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Derivatives

Steepeners Nudge Out Default, Single-Name Trades

Steepeners are taking off as credit players react to the curve change and get drawn away from default risk and single-name protection plays.

Steepeners are taking off as credit players react to the curve change and get drawn away from default risk and single-name protection plays.

Defaults in the auto parts sector--with Delphi as the poster child--led investors to buy short-dated protection to hedge specific default risk on single names across their portfolios. Now that credit deterioration induced by activity in the leveraged buyout market is driving the direction of spreads, players would rather put on five- to seven-year steepener trades. The most popular strategy is to sell protection at five years and buy protection at seven.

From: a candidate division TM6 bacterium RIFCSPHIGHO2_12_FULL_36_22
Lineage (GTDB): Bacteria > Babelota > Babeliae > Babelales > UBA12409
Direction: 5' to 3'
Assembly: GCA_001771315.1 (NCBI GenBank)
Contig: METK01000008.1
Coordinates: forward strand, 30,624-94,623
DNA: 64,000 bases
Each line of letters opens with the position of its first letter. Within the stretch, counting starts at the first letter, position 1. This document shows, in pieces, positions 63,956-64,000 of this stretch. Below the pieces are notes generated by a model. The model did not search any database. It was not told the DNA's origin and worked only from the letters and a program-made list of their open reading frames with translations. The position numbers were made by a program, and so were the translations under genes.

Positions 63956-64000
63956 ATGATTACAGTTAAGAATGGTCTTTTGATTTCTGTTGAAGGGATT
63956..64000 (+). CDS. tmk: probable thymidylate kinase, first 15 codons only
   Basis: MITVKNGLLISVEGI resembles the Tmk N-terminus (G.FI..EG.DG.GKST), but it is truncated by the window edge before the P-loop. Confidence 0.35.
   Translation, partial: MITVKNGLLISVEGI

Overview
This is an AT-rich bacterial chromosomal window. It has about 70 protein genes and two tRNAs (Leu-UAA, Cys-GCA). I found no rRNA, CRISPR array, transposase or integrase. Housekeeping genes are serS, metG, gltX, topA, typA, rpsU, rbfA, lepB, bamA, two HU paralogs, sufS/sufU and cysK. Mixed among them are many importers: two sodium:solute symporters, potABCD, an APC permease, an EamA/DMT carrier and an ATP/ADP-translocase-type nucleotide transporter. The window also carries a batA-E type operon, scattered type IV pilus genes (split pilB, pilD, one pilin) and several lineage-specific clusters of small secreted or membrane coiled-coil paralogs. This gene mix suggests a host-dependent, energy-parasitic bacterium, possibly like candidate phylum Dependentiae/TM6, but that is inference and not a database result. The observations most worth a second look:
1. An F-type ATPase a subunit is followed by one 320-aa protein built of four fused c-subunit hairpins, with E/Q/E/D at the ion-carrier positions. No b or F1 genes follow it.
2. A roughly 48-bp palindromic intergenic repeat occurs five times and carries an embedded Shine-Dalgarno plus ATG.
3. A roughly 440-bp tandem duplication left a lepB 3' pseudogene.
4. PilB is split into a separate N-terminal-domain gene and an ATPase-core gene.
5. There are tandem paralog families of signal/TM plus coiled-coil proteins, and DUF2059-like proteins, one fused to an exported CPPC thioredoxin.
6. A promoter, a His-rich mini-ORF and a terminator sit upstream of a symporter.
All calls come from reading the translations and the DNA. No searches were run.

"For leveraged buyout names, people are looking at companies that have five-year revolvers in place and other specific capital structure issues," noted one flow trader. Understanding how much senior debt is in place is important to understanding how a company's bonds will react given an LBO bid.

Traders noted clients are increasingly asking them to point out single-name credit positions that were in-the-money but might "bleed away carry" in the current curve environment, traders said.

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